In our work with the Oracle Cloud VMware Solution (OCVS), we have seen far better cloud network integration than we experienced with other VMware on cloud products. Uniquely, OCVS has your ESXi hosts and NSX inside your own cloud network with no requirement for a VPN. The result is that there is a public cloud platform immediately alongside your vSphere based VMs and the ESXi hosts in your OCVS cluster. You might even view the Oracle Cloud Infrastructure as similar to a second compute cluster in the same datacentre as your OCVS vSphere cluster. The OCI can deliver services directly to your OCVS hosts or VMs. Utilize cloud-native services or install applications in compute instances; you can use OCI services just for migration or as part of your infrastructure modernization.
Compute Instances and vSphere VMs
Our leading test application was VMware’s Horizon View VDI platform to accommodate fictional staff forced to work remotely by COVID. The View Desktop VMs all ran on our OCVS vSphere cluster, but we deployed a View Security Server in an OCI compute instance. The Security Server provides access to the desktop VMs over the Internet. Putting the Security Server in OCI gave us a firewalled Public IP address for the server while keeping the View desktops close on the network, through another firewall. We could just as well have deployed our domain controllers, and Horizon View infrastructure in OCI compute instances, only the desktop VMs needed to be on vSphere. Alternatively, we could have used the OCI services for databases or storage services for backups. Anything that we deployed into our OCI network was immediately adjacent to the NSX network, where the vSphere VMs live.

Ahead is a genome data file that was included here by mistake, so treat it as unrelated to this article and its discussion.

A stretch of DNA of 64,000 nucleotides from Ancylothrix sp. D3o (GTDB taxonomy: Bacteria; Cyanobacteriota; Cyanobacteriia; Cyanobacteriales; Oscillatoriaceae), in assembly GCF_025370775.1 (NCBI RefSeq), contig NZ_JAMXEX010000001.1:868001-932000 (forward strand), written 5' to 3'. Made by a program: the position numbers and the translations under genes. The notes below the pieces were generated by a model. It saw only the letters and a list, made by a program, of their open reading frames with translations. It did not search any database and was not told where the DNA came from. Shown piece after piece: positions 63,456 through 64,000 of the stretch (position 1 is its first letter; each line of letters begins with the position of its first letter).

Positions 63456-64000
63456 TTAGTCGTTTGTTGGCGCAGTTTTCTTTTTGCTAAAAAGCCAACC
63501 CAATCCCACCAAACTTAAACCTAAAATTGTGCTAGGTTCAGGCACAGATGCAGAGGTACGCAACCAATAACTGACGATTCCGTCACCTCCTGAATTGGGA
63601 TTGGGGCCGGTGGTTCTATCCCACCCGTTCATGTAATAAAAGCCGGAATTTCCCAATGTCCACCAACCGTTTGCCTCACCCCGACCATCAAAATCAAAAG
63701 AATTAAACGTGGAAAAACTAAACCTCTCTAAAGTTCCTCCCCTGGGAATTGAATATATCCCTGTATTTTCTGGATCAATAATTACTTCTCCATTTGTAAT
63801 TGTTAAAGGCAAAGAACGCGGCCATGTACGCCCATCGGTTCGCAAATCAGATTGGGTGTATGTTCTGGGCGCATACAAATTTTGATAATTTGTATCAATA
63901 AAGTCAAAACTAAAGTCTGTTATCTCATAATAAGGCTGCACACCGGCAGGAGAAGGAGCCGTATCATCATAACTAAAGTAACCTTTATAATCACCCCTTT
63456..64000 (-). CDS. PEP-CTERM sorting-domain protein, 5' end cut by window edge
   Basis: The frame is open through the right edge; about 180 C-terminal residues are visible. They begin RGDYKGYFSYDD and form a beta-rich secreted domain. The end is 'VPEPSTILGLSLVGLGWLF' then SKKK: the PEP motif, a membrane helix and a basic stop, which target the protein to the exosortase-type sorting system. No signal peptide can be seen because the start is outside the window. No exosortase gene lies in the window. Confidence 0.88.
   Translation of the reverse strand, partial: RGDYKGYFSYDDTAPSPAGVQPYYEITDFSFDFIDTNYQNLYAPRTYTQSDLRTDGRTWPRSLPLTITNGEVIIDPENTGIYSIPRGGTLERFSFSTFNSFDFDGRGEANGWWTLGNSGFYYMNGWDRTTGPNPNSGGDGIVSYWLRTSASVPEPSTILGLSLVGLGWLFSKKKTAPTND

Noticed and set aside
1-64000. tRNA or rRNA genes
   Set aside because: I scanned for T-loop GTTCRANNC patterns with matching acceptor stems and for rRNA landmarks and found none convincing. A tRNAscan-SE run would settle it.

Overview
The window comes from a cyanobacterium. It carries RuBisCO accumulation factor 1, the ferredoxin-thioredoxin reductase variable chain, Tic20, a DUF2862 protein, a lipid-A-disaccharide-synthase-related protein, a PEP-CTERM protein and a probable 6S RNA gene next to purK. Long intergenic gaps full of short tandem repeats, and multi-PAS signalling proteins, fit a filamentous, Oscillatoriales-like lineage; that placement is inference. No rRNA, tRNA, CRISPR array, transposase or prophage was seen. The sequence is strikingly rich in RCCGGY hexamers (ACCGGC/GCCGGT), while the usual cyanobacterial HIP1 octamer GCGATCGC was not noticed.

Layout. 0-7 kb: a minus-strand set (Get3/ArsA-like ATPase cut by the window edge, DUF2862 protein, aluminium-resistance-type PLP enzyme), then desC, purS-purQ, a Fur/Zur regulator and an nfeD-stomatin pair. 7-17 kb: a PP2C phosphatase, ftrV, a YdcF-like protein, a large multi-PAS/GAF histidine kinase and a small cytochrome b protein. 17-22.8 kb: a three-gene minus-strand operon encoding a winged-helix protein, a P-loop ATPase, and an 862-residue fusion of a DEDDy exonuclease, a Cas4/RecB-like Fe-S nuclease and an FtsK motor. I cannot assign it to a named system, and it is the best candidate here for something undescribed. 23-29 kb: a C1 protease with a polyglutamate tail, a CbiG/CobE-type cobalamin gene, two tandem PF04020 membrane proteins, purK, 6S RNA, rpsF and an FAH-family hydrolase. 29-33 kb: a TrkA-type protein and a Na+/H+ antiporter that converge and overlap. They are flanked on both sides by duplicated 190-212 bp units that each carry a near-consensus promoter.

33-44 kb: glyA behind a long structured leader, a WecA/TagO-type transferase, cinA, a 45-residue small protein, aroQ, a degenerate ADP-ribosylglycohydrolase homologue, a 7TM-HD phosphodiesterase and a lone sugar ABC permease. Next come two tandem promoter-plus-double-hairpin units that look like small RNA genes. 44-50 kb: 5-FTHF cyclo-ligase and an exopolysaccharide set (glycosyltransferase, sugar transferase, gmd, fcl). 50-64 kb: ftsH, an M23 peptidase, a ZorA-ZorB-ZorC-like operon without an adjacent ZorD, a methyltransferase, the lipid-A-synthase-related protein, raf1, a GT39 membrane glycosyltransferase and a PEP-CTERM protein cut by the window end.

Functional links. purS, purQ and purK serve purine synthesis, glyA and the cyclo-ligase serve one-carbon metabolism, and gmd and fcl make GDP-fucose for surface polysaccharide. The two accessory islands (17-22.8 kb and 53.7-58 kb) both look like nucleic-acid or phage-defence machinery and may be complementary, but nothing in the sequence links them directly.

Storage services for migration
The ESXi hosts are even closer to the OCI resources; they live inside an OCI subnet of our choosing. One of the tests we undertook was deploying a storage appliance into an OCI compute instance and mounting a vSphere datastore from that instance. We chose FreeNAS and an NFS export to provide the shared datastore, but you could just as easily use a different storage appliance with NFS or iSCSI. You have full control of eth ESXi hosts, so creating a new datastore of your choice is easy, and we provisioned the FreeNAS datastore across the whole cluster. Here, the use case is not really running VMs from storage in OCI; the VSAN datastore is the right place for your VMs. It is more about having migration options, such as using a virtual appliance on OCI to replicate from your on-premises storage array. Having the VM files replicated to OCI based storage will minimize the downtime to migrate the running VM to OCVS. Once you have migrated the VMs to the OCVS cluster, you would migrate from the OCI instance appliance to the VSAN datastore.
Why VMware on Cloud?
One of the top reasons to use a vSphere on cloud service is to have vSphere based VMs right beside cloud-native applications. Placing a VPN between the vSphere VMs and the cloud-native platform doesn’t seem like the integration level I would expect. With OCI and OCVS, there is no VPN since the NSX edge appliances connect to your cloud network. This allows full access to cloud-native applications on OCI from vSphere VMs on OCVS.